Long before the era of digital media, the catalogue raisonné evolved as a virtual art museum to house the oeuvre of a single artist. Such scholarly tomes are known by the French adjective meaning a ‘reasoned’ catalogue, implying a tool for making sense. Thus by assembling each work with precise details on medium, dating, and provenance, an artist’s career can be fully understood and any attribution can be tested.
Mirrors and a dark, brilliant imagination
Bea Maddock: Catalogue Raisonné Volume I 1951–1983
edited by Daniel Thomas
Queen Victoria Museum and Art Gallery, $99 hb, 302 pp, 9780977595563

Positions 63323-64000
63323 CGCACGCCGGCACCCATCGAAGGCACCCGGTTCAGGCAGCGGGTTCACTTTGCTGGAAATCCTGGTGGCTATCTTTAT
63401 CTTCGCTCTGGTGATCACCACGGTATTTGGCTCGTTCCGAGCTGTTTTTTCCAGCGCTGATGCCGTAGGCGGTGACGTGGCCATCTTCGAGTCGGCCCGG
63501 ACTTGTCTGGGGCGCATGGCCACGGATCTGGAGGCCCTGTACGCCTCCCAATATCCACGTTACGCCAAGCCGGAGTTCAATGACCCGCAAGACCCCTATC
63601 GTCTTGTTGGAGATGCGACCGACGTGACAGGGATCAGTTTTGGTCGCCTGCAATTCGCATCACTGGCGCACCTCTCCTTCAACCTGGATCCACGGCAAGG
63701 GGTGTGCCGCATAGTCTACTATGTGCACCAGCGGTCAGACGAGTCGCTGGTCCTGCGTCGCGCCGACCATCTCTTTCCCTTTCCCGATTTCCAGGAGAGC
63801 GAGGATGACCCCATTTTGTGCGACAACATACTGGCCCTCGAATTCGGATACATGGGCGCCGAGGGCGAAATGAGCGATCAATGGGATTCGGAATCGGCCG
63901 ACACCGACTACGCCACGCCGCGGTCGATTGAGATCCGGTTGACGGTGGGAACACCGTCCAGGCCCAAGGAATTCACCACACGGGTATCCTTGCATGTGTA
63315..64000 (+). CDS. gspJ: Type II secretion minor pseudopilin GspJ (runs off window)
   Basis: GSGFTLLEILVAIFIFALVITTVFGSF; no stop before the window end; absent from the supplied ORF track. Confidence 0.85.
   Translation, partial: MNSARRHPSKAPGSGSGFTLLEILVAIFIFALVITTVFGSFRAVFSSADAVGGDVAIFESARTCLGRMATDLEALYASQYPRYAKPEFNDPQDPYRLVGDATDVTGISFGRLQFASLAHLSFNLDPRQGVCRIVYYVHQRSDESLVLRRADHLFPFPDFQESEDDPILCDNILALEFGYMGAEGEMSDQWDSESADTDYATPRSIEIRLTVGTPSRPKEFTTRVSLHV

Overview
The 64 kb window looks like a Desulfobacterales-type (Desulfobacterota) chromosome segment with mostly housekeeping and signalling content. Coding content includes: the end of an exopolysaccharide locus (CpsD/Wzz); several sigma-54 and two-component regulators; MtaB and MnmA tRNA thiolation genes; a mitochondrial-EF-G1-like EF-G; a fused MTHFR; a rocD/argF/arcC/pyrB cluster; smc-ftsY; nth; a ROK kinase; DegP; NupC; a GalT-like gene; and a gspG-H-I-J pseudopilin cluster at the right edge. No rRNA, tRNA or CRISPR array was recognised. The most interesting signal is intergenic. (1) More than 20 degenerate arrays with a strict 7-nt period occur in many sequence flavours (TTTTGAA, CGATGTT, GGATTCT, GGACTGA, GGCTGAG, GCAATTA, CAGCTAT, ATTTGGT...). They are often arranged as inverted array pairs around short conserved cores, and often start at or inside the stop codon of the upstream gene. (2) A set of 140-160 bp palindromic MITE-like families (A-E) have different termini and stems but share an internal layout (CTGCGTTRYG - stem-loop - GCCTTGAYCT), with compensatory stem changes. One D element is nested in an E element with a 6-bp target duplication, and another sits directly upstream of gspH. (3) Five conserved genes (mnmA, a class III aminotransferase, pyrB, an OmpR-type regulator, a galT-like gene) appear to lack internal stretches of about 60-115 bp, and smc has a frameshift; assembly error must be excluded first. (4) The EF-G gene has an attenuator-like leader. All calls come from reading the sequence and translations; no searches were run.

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Ann Stephen is Senior Curator at the University Art Gallery and University Art Collection, The University of Sydney. She has worked for three decades as a curator and art writer within state museums and as a freelance curator. Stephen has written widely on the visual arts, and edited and coordinating many exhibition catalogues and essays on contemporary and Indigenous art. Her recent books include: On Looking at Looking: The Art and Politics of Ian Burn (2006); Modernism & Australia: Documents on Art, Design and Architecture 1917–1967 (2006), and Modern Times: The Untold Story of Modernism in Australia (2008), both co-edited with Andrew McNamara and Philip Goad.
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